5. Extensive Holiday Baking – My mother use to start in October to do all the baking required for Christmas. I bake one favourite item – short bread cookies.

Then, learn to say yes:

  1. Experiences – meet for quiet evenings with close friends, make it pot luck and enjoy the company.
  2. Gratitude – say thank you for all you have and share your gratitude with those you love; just maybe you won’t miss the gifts.
  3. Special Connections – call your loved ones or Skype with them, then have deep, meaningful conversations.
  4. Donations – time is often more important than money but money is good too.
  5. Activities – instead of spending time unwrapping presents why not go outside to enjoy nature or be active.

Question: How do you reduce the stress of the holiday season?

Cheers, Catherine, Location:Edmonton, AB


Thanks for reading! If you found this information useful, informative or even entertaining, please share. I really appreciate it!

how to set intentions

I made no resolutions for the New Year. The habit of making plans, of criticizing, sanctioning and molding my life, is too much of a daily event for me. – Anais Nin

New Year, new start

The New Year is usually a time for new resolutions. I chose this quote because it resonates with me. I’ve set New Year’s resolutions more times times than I count. Perhaps you have too. Unfortunately, at least for me, I have a difficult time keeping them. Then I beat myself up about them.

I often say that language is important. My trusty Canadian Oxford Dictionary defines a resolution as “an intention.” It seems to me that this meaning describes a different tone for setting resolutions. Normally, I would make lists of goals and priorities each year. Then I would spend hours figuring out how to make them just right. Some stuff got done but not a great deal. I believe now that the reason I was not “successful” is that these lists created expectations that were too rigid. Continue reading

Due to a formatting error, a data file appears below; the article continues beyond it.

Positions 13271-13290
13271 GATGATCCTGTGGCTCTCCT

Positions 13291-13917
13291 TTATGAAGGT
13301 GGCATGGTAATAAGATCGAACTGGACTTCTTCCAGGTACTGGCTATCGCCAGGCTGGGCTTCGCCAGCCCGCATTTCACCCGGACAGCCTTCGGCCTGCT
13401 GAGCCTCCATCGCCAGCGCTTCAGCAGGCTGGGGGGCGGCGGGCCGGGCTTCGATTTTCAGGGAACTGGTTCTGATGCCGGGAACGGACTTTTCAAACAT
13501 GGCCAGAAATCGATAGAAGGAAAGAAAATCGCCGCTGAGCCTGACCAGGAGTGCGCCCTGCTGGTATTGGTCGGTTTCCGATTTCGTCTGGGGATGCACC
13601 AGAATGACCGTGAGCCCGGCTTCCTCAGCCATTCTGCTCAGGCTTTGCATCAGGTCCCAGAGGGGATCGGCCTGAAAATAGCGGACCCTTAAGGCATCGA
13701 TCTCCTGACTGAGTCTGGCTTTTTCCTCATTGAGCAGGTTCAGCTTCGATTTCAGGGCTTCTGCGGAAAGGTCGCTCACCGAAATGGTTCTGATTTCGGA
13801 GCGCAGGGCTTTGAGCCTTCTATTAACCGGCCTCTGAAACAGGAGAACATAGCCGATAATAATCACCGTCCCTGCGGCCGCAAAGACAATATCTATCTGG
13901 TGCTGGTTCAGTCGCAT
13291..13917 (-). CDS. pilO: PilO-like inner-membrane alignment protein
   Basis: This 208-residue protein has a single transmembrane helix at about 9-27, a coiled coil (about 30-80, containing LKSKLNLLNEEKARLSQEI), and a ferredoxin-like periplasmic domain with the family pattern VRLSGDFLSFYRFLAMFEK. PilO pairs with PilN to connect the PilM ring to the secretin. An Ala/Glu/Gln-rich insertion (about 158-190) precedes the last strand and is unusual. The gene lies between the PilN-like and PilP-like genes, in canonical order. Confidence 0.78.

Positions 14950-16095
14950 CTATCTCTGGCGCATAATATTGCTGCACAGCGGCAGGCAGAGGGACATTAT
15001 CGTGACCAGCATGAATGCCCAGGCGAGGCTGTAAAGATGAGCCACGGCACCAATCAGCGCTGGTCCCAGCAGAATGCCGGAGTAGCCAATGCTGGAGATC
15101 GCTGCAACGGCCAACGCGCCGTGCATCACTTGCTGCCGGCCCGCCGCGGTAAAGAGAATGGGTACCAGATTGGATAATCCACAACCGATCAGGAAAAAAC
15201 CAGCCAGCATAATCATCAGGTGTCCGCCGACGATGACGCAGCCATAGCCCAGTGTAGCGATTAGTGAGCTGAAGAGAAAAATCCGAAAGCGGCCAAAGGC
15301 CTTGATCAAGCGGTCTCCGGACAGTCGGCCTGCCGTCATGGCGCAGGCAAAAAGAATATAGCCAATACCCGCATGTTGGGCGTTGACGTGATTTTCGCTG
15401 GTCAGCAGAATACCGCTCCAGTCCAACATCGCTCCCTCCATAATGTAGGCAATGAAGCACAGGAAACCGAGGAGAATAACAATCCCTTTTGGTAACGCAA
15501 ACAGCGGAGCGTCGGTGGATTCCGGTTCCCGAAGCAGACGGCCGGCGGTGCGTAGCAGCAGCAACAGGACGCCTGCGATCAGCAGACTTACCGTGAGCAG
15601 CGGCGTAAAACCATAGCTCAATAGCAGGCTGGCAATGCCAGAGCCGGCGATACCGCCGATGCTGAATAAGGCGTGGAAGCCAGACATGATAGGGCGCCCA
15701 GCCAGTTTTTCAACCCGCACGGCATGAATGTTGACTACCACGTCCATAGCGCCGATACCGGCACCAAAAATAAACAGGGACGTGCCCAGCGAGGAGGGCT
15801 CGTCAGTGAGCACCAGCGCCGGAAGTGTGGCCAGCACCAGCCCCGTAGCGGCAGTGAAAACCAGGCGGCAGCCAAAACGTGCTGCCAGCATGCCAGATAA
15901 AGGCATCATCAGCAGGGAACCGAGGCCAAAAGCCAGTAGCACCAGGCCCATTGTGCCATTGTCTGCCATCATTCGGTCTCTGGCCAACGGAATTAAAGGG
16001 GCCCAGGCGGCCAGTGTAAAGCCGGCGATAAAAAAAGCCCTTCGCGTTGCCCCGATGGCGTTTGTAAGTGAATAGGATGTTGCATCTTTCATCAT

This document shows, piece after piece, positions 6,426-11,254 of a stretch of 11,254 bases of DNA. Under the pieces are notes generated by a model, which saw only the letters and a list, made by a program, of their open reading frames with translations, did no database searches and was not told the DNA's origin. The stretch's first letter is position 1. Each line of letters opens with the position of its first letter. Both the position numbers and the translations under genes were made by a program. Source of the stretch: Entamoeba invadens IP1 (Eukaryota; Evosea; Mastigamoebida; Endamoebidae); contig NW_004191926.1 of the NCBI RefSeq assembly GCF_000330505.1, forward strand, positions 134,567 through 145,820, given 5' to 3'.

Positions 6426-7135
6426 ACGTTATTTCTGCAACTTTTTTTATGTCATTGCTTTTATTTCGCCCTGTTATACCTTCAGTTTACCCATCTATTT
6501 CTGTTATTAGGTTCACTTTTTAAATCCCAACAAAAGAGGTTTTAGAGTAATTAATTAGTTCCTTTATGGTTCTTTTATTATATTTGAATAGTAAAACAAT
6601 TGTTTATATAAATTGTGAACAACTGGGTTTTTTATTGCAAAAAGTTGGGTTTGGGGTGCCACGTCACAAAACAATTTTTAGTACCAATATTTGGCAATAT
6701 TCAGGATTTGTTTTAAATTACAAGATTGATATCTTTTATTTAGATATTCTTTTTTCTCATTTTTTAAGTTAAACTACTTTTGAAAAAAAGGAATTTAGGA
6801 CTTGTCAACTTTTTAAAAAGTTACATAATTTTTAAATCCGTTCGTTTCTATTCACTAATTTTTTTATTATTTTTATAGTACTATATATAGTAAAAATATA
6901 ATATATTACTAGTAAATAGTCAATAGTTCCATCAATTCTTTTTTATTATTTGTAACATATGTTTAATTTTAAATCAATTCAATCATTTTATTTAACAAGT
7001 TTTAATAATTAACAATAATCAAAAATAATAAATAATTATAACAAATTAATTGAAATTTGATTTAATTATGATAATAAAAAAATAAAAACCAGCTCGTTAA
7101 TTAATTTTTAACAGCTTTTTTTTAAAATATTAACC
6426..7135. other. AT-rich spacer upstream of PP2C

Happy New Year! and what’s to come

“All glory comes from daring to begin.” – Eugene F. Ware

January 1 seems like a good time as any to start something new. I’m launching a website, this blog and an online business as the first step towards my lifestyle redesign. Pretty cool. I’ve been working hard over the last few weeks to get the website up and running. Talk about a learning curve. It has been worth all the struggles though.

In the next few posts, I’m going to talk about how I came to this place. It has been a long journey here. I know it will be an ongoing journey.

Continue reading